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Controlled drugs are subject to additional legal controls as they carry a higher risk of being misused or causing harm

You can find a list of controlled drugs commonly encountered in practice on the Home Office website.

There are certain restrictions on who can administer controlled drugs under PGDs. More information is set out on the Specialist Pharmacy Service website.

There are also restrictions for prescribers. Supplementary prescribers can prescribe controlled drugs, but only in accordance with a service user’s clinical management plan. Independent prescribers cannot prescribe controlled drugs unless extra laws have been passed which allow their profession to do so.

Chiropodist/podiatrist, paramedic, physiotherapist and therapeutic radiographer independent prescribers may prescribe from a limited list of controlled drugs.

As of the 31st December 2023, legislation introduced by the Home Office permits paramedic independent prescribers and therapeutic independent prescribers to prescribe and administer a number of specified controlled drugs. See table below for further information. 

The controlled drug must be prescribed to be administered by the specified method.

    • Diazepam by oral administration
    • Dihydrocodeine by oral administration
    • Lorazepam by oral administration
    • Temazepam by oral administration
    • Morphine sulphate by oral administration or by injection;
    • Diazepam by oral administration or by injection;
    • Midazolam by oromucosal administration or by injection;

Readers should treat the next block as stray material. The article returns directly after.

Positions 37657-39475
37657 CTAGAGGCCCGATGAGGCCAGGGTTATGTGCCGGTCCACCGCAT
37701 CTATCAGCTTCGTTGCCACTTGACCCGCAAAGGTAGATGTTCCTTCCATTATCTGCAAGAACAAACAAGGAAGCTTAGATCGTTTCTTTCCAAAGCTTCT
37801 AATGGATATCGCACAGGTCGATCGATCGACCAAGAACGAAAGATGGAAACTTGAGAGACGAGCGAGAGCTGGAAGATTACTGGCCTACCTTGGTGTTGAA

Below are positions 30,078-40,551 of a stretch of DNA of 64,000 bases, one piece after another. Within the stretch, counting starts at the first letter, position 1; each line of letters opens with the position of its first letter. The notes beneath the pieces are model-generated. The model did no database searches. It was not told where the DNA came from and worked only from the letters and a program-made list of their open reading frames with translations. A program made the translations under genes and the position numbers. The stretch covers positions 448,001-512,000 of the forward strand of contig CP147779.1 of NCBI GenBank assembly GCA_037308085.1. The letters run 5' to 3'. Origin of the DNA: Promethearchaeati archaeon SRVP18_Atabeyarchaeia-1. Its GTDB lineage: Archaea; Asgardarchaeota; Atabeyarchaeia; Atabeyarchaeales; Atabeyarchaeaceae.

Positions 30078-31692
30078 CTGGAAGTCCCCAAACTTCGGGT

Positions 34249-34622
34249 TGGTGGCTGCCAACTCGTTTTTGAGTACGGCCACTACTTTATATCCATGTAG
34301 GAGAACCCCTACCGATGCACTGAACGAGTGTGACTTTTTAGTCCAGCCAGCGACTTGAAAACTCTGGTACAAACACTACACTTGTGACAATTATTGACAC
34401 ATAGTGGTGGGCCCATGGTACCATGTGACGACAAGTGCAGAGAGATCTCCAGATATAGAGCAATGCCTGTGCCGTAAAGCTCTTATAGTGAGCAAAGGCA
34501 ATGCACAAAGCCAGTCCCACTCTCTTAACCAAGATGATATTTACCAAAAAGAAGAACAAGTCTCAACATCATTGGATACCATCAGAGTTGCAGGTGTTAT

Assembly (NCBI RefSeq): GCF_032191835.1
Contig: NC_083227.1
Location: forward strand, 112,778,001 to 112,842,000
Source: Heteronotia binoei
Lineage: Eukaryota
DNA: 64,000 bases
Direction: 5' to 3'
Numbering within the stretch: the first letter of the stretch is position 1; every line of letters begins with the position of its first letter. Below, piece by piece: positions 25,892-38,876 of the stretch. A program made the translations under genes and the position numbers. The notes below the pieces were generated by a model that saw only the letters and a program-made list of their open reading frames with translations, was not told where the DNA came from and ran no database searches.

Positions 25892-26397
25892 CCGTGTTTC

• Lorazepam by injection; and
    • Codeine phosphate by oral administration
    • Diazepam by oral administration
    • Dihydrocodeine by oral administration
    • Fentanyl by transdermal administration
    • Lorazepam by oral administration
    • Morphine by oral administration or by injection
    • Oxycodone by oral administration
    • Temazepam by oral administration
    • Tramadol by oral administration;
    • Lorazepam by oral administration;
    • Diazepam by oral administration;
    • Morphine by oral administration or by injection;
    • Oxycodone by oral administration; and
    • Codeine by oral administration

Pregabalin and gabapentin
From midnight on 1st April 2019, Gabapentin and Pregabalin were reclassified as Schedule 3 controlled drugs. This means HCPC registered prescribers can no longer independently prescribe these medicines. Read our joint statement on this change here

Page updated on: 25/03/2021
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